Barnes and Conlan return to rapturous Belfast reception

Medal-winning boxers Paddy Barnes and Michael Conlan returned to Belfast to a rapturous reception from their supporters and family.

Hundreds packed the Titanic Belfast visitor attraction to welcome the bronze medallists home — including six former Olympians from the North.

Barnes paid tribute to the fans for their support.

“The atmosphere during the fight was unreal,” he said.

Conlan added: “The support back home was amazing, every fight it was brilliant — you could not hear yourself in the ring.”

Barnes, 25, who also won bronze in Beijing, became the first boxer from the island of Ireland to win medals at consecutive Games.

He said: “It has been amazing, it has done so much for Irish boxing. We can both go to Rio and get the gold.”

Conlan, 20, a member of Belfast’s St John Bosco club, won his first medal in his Olympic debut.

Barnes and Conlan waded through a crowd straining to get a glimpse of the stars, signing posters and cards, maintaining a sense of humour while looking tired after days of effort.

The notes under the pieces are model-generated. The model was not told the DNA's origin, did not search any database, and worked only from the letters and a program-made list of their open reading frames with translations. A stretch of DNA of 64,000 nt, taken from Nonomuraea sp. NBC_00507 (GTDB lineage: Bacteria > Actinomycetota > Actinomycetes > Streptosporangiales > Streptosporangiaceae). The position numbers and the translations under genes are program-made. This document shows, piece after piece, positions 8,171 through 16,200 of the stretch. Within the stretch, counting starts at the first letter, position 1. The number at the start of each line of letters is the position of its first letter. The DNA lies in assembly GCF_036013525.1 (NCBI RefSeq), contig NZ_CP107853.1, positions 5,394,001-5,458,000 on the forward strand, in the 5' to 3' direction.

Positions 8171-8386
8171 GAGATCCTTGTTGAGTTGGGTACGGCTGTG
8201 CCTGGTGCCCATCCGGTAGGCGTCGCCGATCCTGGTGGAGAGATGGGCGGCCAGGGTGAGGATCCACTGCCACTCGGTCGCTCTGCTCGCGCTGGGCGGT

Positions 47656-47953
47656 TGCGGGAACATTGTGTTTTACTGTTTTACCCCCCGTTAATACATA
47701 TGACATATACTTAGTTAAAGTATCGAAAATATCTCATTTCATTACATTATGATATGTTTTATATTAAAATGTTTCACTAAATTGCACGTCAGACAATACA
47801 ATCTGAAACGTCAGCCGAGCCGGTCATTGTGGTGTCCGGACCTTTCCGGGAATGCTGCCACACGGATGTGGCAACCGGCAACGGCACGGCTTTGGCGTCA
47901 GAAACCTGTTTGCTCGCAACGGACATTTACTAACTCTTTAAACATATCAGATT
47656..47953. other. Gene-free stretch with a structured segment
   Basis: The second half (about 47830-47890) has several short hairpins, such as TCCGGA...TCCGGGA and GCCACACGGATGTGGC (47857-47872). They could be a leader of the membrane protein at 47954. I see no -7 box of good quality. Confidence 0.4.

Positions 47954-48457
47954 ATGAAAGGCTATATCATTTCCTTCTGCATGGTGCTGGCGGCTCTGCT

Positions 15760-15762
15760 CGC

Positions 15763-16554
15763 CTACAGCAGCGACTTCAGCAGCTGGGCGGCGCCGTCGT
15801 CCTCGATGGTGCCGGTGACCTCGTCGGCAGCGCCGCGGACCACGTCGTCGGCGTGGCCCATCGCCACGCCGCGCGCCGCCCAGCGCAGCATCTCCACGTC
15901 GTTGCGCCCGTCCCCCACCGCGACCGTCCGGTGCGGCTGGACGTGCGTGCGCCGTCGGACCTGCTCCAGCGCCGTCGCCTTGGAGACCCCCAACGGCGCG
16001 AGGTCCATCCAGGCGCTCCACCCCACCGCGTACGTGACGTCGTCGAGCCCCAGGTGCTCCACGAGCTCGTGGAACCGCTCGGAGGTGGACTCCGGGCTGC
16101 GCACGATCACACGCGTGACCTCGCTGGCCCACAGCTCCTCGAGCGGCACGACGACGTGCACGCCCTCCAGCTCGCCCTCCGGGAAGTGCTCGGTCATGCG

Barnes’s father, Paddy, said: “They are just shattered.”

Conlan’s grandfather, Joe Strong, was also there to hug his grandson.

Six former Olympians were among hundreds who turned out to greet them.

They included John McNally, who took silver in the 1952 Olympics in Helsinki; Freddie Gilroy, who won bronze in 1956, making world headlines at the height of the Cold War by knocking out a Russian; Jim McCourt, who took bronze in Tokyo in 1964; and Hugh Russell who won bronze in 1980 in Moscow. Olympians Jim Montague, who competed in 1972, and David Larmour, who took part in 1976, were also present.

Gilroy clutched his medal in a tiny box.

McNally, from west Belfast, the first medal winner from the city, said: “Belfast is a fighting town, we are more interested in boxing, we still do have more clubs. When I was doing it there was nothing else to do, only football, so it is unbelievable the changes now.”

He fought from a gym in York St close to the centre and said boxing crossed sectarian boundaries.

“There never was any divide in my day, there was no such thing as a Protestant boxing club and a Catholic one,” he said.

Barnes and Conlan will ride through the centre of the city in an open-top bus today.


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